As some of you may know, since arriving at Two Fish Divers we have been planning and developing ideas for our building an artificial reef on our house reef and we have finally had some time to build the first of the structures and get them into the water!!
From our time here in Lembeh, we have seen that car tyres make an excellent hide-out for various kinds of shrimps to hang out in and so therefore attract other creatures such as Moray eels and Lionfish who fancy a good clean from the shrimps!! So we brought in a few old tyres and got to work on building some structures that would stay in position once we had transferred them to the water by roping them together.
When placing artificial structures into the water it is important to construct something that has plenty of crevices that allow creatures to hide from predators. Also by using rope to tie the tyres together, it also provides a great material for sponges to grow on. As you can see Scubi was eager to lend a helping hand as well but his knot-tying abilities weren’t really up to scratch!!
We’ll report again once we have placed the structures on to the House Reef!!
Yesterday’s night dive really was a trip to Crabsville…..
Luckily our guests had their cameras at the ready to get a shot of this decorator crab (yes, it really is a crab and not a piece of walking coral).
Our dive guides love the challenge of finding the strangest critters they possibly can – the smaller and weirder the better, such as the tiny spider crabs. They also spotted a miniscule bobtail cuttlefish, a very well camouflaged scorpion fish and a sponge crab or two. The sponge crab is so called because it cuts off a large piece of sponge and wears it as a hat, to disguise itself on the reef. We’re not sure what happened to the sponge crab in the photo below as he’s totally naked….guess we must have caught him in the middle of a costume- change!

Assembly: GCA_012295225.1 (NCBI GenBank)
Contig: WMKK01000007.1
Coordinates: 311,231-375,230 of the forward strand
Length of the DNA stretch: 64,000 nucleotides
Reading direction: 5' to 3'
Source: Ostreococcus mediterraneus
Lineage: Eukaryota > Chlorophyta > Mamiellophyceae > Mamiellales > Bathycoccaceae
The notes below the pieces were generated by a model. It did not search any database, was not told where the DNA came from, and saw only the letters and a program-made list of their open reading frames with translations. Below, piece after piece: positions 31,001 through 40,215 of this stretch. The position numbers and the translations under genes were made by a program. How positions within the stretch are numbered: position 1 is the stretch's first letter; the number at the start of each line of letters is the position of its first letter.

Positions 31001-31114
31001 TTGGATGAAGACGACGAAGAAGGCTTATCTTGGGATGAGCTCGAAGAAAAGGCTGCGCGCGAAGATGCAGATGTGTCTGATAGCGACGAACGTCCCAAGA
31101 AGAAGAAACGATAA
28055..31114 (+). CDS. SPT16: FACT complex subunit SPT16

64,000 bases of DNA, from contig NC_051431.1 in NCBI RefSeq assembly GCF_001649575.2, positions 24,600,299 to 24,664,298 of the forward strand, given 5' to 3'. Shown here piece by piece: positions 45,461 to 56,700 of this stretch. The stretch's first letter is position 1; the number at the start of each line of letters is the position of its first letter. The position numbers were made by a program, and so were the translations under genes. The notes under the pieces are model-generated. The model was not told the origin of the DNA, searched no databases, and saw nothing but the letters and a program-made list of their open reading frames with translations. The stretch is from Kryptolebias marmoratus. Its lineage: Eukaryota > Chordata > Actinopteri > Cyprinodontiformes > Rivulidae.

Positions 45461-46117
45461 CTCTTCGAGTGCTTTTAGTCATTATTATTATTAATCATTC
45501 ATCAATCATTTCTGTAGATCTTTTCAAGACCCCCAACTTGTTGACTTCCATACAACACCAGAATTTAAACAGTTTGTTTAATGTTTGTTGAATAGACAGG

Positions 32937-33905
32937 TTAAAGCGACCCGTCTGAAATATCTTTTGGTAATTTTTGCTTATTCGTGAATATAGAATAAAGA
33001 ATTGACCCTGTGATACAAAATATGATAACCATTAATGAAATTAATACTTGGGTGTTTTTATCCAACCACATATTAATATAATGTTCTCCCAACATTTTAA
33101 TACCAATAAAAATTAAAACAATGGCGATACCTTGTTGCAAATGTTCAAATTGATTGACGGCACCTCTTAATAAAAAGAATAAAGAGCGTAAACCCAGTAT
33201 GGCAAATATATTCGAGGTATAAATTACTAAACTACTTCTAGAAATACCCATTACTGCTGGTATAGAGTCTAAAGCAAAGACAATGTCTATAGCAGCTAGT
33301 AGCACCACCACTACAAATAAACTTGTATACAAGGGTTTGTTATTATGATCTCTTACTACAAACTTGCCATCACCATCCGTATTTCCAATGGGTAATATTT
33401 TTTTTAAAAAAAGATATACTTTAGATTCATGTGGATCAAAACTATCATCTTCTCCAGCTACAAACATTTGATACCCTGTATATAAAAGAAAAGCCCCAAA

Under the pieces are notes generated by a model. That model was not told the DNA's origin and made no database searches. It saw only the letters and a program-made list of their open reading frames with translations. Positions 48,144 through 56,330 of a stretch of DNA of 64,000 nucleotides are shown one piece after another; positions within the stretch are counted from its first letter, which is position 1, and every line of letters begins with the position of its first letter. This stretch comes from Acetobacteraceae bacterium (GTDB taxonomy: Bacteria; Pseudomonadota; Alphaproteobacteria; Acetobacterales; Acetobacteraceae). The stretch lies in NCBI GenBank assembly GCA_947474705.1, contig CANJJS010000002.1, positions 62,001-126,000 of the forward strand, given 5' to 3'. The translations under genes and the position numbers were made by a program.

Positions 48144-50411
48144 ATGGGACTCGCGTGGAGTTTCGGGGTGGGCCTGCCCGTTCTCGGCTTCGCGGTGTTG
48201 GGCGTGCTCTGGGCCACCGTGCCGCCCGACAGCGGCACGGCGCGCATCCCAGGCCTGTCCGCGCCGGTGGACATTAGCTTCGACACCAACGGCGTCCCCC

The night-life of Bunaken is truly world famous…..not for its international club scene, but for its crazy nocturnal aquatic creatures!
On dive 2 at Barracuda 2, there were crazy nudibranchs a plenty and various eels, including this ribbon eel and white mouthed moray.
After a hearty lunch on the boat, we dived at Tinongko and came across a baby white tip reef shark, nestled in a ledge on the wall. Sweet.
On the way home we were escorted by a pod of pilot whales! Just goes to show, a trip to Barracuda Point is a great day out even without the barracuda!
Cara Tobie stayed with us here at Two Fish Lembeh for two weeks during March and April. She has sent in the awesome photos to prove that you can take some great pictures ‘just’ with a small ‘point and shoot’ camera.
Another example of some ‘strange’ behaviour here in the Lembeh Strait, is this
Emperor Shrimp catching a ride on the back of this Ceratosoma tenue. This is a commensalistic relationship – the shrimp gets a free ride and protection predators will stay away from the toxic nudibranch and the nudibranch isn’t affected in any way by its presence. It is thought that the shrimp does earn ‘its ride’ by removing any small parasites from the nudibranch. Another great image!
Thank you again Cara for sending these through, it was great having you stay with us!
Again a huge thanks to our volunteers that helped with our Clean-Up on Earth Day 2010. As you can see from the links below, Project Aware also really appreciated your efforts and so decided to put us in the spotlight!!